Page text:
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Two years ago, in Nexus Pharmaceuticals, Inc. v. Central Admixture Pharmacy Services, Inc., 48 F.4th 1040 (9th Cir. 2022), the Ninth Circuit held that the FDCA impliedly preempts private suits brought under state statutes that “rel[y] on the [FDCA], not traditional state tort law theory,” to define state-law requirements. We were so pleased with

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 Lokkart v. Aziyo Biologics, Inc., 2024 U.S. Dist. LEXIS 111265 (C.D. Cal.  May 29, 2024), is yet another case arising from the unfortunate contamination of a batch of tissue allograft with a disease. We have written about similar cases before. These cases have consistently produced favorable precedent concerning state human tissue shield statutes (in

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Plaintiffs’ attorneys are always looking for new ways to sue pharmaceutical companies.  Under the banner of “no good deed goes unpunished,” plaintiffs in California recently sued a prescription drug manufacturer after they took advantage of the manufacturer’s program to help pay for a medicine widely used to treat arthritis and plaque psoriasis.  There are no

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When we tell people what we do, we often get a response, from lawyers and non-lawyers alike, to the effect of, “so you do class actions.”  The somewhat canned response is that “serial product liability litigations” or “mass torts” rarely involve certified classes other than settlement classes because individual factors in personal injury cases almost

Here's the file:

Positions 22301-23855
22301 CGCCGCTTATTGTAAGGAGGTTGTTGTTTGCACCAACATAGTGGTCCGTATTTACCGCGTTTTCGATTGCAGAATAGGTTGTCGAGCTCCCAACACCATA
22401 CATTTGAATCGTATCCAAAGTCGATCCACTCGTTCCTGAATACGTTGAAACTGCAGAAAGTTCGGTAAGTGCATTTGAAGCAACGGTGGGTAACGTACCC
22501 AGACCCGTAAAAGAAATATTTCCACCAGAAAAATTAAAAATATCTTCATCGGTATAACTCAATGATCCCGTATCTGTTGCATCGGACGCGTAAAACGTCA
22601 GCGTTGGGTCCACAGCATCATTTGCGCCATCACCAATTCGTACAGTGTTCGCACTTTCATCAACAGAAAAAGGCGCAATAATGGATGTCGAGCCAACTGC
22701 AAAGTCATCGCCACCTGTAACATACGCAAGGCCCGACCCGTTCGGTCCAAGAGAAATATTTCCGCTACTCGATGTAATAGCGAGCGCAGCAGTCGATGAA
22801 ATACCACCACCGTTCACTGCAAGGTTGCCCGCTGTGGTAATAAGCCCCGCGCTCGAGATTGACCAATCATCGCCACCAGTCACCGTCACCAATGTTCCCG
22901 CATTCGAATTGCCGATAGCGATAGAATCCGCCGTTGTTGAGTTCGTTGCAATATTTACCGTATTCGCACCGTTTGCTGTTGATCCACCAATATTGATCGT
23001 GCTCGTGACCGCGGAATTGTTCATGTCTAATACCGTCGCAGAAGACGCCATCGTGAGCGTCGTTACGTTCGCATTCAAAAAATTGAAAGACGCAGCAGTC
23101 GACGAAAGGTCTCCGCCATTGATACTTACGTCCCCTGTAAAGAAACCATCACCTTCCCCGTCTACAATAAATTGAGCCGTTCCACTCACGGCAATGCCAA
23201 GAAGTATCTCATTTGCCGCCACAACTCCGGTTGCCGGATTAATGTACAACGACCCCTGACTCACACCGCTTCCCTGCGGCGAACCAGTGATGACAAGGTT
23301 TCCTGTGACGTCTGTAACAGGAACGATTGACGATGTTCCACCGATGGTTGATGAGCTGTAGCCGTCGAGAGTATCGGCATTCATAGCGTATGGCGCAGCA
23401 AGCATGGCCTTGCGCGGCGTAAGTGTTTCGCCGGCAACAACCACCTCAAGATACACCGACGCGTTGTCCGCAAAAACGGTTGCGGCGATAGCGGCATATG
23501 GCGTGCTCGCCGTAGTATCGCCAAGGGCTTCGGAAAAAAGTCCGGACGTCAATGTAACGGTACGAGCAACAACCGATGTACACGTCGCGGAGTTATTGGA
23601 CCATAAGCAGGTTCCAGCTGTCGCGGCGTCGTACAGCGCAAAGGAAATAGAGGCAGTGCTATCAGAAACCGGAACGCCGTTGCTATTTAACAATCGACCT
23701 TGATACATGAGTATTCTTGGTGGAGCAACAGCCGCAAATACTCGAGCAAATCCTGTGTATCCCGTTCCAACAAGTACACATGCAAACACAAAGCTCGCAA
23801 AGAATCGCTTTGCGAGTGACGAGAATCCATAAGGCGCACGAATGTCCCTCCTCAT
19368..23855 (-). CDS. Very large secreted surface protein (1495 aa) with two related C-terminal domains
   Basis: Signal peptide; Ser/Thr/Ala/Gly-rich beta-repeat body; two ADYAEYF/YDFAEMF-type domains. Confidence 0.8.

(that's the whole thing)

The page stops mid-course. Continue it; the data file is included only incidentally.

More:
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This post is from the non-Reed Smith, non-Dechert , and non-Holland & Knight side of the blog. Everyone else is involved.

The Good, the Bad, and the Ugly is a classic Clint Eastwood spaghetti Western where even the Good may not be all good.  In California state court, a demurrer sustained is a defense win, right?  Although there are some bright spots, In re Ranitidine Cases is one of the ugliest defense wins we have seen in a while, providing leave to amend and a roadmap for further expansion of the Gilead duty-to-innovate.Continue Reading Post-Gilead Heartburn in the California Ranitidine Litigation

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Those of us who took Con Law as first year law students may recall Marbury v. Madison as an early test of the Supreme Court’s place in our nascent republic.  Alliteration being a mnemonic device, some may recall that Madison was Secretary of State James Madison and the decision was written by Chief Justice John

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We observed oral argument the other day before the California Supreme Court in Himes v. Somatics, a case that places California’s learned intermediary doctrine squarely in the spotlight.  A learned intermediary case before the California Supreme Court?  For your ever-vigilant DDL bloggers, that is like Thanksgiving and Christmas wrapped into one! 

Who will be